I have a fairly strong sense that this HAS been dealt with in Con Law arenas, and is settled. I can't point to a specific ruling, though. But take the 1st amendment provision for free speech: there is a whole LIST of exceptions to it: lying, libel, incitement, and selling secrets to the enemy are all forbidden by law, and are all accepted in spite of the 1st Amendment. I know that martial law is similarly an allowed category of "we don't follow the usual protections" for at least some of what the Amendments protect - no freedom of assembly, for example, and no freedom from seizure of your property. I strongly suspect the same exception principles will apply to epidemics.

But why bother with transmission mitigation efforts while excluding major concentrations of human close-contact activity?

Who has suggested there should be major exclusions? It certainly wasn't me or anyone else motivated by public health, which clearly does not include the mayor of NYC who is at best an inept, craven politician.

Might as well just go Full Sweden.

As far as I'm concerned that is the official policy of the US federal government. During his recent town hall Trump mangled the concept by calling it herd mentality, but at least it was an admission of the actual agenda. Moreover, the Swedish people in many cases went above and beyond the recommended guidelines and have done better at social distancing overall. Nor did they have a fractured government response where one element was in pure denial and falsely claiming it was a hoax. Yet even with those advantages they are still nowhere close to achieving herd immunity.

Despite the actual misguided policy, here is a little visualizer and math tutorial on the effects of wearing a mask.

Step2, setting aside what our blathering President has said, what specifically is it that you think the federal government should have done differently in these last 7 months? Keeping in mind the difference between federal roles and state roles?

The most important thing was to be honest with the public. We know from the Woodward tapes that the White House, including the President, knew specific details about how dangerous the disease was back in early February. All the happy talk since then has been an exercise in deceit. The insipid defense that Trump didn't want to create a panic is absurd, his Twitter feed is filled with panic-inducing conspiracies and wild accusations of every sort.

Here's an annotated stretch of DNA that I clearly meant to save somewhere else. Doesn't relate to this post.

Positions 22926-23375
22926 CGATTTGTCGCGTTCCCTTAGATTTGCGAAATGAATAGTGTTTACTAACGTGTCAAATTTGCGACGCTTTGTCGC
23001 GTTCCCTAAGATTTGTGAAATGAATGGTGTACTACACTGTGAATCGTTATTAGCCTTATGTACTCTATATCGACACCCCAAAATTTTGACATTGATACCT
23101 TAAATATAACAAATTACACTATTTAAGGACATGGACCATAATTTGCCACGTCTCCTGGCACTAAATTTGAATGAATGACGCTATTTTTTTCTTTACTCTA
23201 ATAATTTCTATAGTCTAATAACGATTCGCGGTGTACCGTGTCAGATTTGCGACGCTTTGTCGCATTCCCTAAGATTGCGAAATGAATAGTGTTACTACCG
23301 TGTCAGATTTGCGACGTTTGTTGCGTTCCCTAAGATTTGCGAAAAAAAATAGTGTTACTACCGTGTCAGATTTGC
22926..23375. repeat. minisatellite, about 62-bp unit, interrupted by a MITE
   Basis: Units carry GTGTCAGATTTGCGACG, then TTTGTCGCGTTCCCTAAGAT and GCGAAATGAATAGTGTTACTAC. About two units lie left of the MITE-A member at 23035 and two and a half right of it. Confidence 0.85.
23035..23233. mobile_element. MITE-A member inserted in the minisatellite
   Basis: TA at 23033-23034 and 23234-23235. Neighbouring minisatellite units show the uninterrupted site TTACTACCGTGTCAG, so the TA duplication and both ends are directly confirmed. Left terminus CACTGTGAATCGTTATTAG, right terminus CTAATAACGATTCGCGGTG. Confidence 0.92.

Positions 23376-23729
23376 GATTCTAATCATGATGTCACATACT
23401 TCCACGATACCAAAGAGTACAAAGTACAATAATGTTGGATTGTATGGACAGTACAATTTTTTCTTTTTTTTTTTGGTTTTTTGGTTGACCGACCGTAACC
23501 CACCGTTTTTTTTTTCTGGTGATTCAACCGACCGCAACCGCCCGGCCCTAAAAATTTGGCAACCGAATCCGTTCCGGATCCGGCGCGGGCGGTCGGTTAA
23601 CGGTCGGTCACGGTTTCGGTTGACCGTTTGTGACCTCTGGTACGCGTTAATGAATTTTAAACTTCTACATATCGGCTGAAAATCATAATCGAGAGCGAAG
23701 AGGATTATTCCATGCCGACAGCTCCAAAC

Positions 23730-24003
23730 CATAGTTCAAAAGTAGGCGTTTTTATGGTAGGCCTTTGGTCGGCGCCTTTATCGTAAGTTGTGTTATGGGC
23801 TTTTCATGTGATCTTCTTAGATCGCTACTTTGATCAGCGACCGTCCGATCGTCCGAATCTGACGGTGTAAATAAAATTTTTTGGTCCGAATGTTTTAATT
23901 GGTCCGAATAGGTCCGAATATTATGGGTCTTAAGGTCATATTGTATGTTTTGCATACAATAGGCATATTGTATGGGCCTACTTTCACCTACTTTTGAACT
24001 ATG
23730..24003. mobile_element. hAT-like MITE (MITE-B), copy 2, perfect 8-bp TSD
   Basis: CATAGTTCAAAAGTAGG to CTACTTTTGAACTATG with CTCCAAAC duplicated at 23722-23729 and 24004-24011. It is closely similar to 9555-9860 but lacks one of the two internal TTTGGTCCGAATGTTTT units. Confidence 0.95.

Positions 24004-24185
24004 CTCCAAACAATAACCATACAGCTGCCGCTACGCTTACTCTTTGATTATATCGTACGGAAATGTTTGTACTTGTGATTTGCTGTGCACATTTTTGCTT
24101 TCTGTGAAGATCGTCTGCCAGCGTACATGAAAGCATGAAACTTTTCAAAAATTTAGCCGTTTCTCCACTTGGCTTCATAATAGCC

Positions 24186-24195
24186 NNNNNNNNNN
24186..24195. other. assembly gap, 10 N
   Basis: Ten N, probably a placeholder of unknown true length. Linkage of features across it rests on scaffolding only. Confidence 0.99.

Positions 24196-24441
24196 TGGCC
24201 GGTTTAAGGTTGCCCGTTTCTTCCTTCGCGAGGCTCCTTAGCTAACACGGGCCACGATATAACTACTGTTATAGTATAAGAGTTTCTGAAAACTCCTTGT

The next most important thing was to lead a coordinated national response. They instead let the states fight each other for critical supplies, sometimes even on the black market. In some places the feds confiscated those state supplies for their own purposes. While Trump did invoke the Defense Production Act, to the best of my knowledge not a single company has been affected by it.

Another important thing was to model safe behavior that the public should follow. A hopeless cause for sure with the ringmaster of this circus.

So, setting aside what Trump has said,

The next most important thing was to lead a coordinated national response.

But taking into account what is a federal role and what is a state role, what is it that constitutes "a coordinated national response"? That's kind of what I meant. Trump could not, for example, invoke state governors' powers to push a lockdown in NYC and then not in North Dakota, could he?

I have been saying since Day 1 that Trump could have used federal money to get testing kits out and available in the multi-billions. With the fast-working tests possible, we could by now be crafting not "lockdown" regimes but "test and prove" regimes that allow people to go most places with a few minutes of wait time. AND be reducing the spread by leaps and bounds, at the same time.

What else? Is there a federal power to prevent states from "fighting over critical supplies", and if so, how?

Is there a federal power to prevent states from "fighting over critical supplies", and if so, how?